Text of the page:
“Because of a lack of planning, the city is sprawling,” Utis said. “It’s very expensive to serve this kind of development pattern. We recognize that hardship is increasing at a great rate.” Only in the past few years have Thai officials awakened to the seriousness of the problem.

Traffic in Bangkok has become legendary. Cross-town trips of four and five hours have become commonplace, and buses collect children for school at 5:30 a.m. Last month, one of Bangkok’s overworked traffic police officers became a national hero when he went mad at a crowded intersection, turned all the lights to green and danced a jig in the snarled traffic.

Largely because of the traffic, there has been a sharp rise in respiratory problems and lead poisoning, which can affect a child’s development. Businesses complain that their employees arrive at work exhausted and barely able to stay awake.


“Everybody is at the scream level,” said Joe Maier, a Roman Catholic priest who runs an organization working to help the city’s slum dwellers.

Despite the country’s booming economy--growing by 8% a year for a decade--the number of people in Bangkok living below the poverty line also continues to increase. According to 1991 statistics, the city’s poor have nearly doubled in number in the last 30 years, with 35% of the population now living in slums.

According to Maier, real estate speculation has eaten up a third of the slum land formerly used by the poor for housing. Now, three families may occupy the same space as one family did a decade ago.

Bangkok is not alone. According to the U.N. study, 54% of city dwellers in Indonesia live in squatter settlements, compared with 47% in Bangladesh, 36% in India and 28% in the Philippines. Overall, a third of Asia’s urban dwellers are estimated to be squatters or slum dwellers.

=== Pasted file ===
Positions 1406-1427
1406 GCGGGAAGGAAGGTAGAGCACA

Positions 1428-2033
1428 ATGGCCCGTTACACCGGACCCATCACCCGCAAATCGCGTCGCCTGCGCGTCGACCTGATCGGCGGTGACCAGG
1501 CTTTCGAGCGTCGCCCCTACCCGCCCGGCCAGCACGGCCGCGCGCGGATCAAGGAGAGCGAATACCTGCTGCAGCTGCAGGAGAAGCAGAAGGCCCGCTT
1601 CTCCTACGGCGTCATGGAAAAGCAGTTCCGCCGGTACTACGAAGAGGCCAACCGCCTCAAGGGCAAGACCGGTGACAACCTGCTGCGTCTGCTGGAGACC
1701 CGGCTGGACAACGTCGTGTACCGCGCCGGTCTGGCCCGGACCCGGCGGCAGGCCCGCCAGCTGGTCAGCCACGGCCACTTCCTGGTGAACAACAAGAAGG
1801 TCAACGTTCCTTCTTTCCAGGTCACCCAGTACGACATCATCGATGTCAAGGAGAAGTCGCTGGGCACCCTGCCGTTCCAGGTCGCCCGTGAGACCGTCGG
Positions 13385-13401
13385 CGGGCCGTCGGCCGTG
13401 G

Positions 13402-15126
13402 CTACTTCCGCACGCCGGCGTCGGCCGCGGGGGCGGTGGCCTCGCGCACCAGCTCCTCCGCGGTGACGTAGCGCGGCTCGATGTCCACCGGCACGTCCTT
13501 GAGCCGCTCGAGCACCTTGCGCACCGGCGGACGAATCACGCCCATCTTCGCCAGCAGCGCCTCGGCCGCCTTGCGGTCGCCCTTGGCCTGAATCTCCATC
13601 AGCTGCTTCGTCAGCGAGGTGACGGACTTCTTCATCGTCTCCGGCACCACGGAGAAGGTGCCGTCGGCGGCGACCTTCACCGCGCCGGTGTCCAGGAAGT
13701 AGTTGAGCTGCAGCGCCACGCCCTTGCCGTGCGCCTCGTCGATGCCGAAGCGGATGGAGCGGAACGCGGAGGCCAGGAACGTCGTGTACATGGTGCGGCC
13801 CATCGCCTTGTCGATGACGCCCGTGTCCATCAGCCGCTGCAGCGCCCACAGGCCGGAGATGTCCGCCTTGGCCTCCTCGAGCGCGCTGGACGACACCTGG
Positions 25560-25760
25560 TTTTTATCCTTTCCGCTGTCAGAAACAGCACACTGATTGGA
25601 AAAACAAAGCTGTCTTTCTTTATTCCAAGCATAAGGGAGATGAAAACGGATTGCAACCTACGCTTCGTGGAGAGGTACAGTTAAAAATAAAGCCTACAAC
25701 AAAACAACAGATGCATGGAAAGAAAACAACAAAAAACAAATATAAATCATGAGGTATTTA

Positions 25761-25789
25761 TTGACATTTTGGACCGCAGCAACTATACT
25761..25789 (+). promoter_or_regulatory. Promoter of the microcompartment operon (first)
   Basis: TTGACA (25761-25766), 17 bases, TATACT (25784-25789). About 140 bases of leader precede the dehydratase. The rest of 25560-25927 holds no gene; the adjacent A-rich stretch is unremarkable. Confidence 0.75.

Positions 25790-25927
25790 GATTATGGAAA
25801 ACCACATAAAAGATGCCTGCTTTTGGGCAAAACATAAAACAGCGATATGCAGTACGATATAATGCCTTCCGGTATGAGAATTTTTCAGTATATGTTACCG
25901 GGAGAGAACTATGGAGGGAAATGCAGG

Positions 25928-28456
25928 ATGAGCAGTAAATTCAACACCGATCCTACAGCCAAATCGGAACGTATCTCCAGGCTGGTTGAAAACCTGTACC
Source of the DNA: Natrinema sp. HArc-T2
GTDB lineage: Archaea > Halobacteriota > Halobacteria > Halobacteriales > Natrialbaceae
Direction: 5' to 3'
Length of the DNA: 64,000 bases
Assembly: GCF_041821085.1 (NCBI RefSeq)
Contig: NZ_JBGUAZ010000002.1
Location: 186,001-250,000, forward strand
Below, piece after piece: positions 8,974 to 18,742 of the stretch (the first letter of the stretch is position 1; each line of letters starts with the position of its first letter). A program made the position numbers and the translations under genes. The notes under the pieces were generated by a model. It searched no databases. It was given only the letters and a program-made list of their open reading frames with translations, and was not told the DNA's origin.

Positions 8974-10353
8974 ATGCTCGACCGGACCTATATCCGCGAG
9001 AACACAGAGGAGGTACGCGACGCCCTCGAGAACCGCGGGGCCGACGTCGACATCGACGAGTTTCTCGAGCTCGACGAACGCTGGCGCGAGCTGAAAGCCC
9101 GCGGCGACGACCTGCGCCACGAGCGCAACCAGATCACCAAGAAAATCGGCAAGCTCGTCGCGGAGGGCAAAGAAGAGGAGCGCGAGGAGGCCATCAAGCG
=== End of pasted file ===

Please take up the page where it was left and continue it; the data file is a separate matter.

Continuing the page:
“Politically, the urban poor are often legally denied access to land, infrastructure and services necessary for constructing livable habitats,” the U.N. study commented.

Bangkok also suffers from being the country’s only major city--a situation common in Asia and dubbed by sociologists “the primate city” problem. Others include Jakarta and Manila. India is so big it has two--Calcutta and Bombay.

Primate cities force people to one urban area at the expense of all others. Bangkok, for example, is not only a source of factory jobs but also the locale for the nation’s best schools and hospitals, the port, most government offices, the royal palaces, the financial district and stock market.

“If all the good schools are in Bangkok, people will want to live in Bangkok no matter what the government does to encourage people to diversify,” said Overgaard. As a result, Bangkok is 12 times larger than its nearest rival, Chiang Mai.



Another factor in the development of Asian cities is the relatively sudden escalation in property prices. Rice farmers on the outskirts of cities are becoming overnight millionaires. In one recent period in Bangkok, 182 high-rise buildings were being constructed at the same time.

High land prices and tax policies that did not penalize property owners for keeping land vacant are frequently blamed for the urban sprawl. Speculators just keep reselling land rather than putting it to a useful purpose, forcing housing and commercial development to move farther away.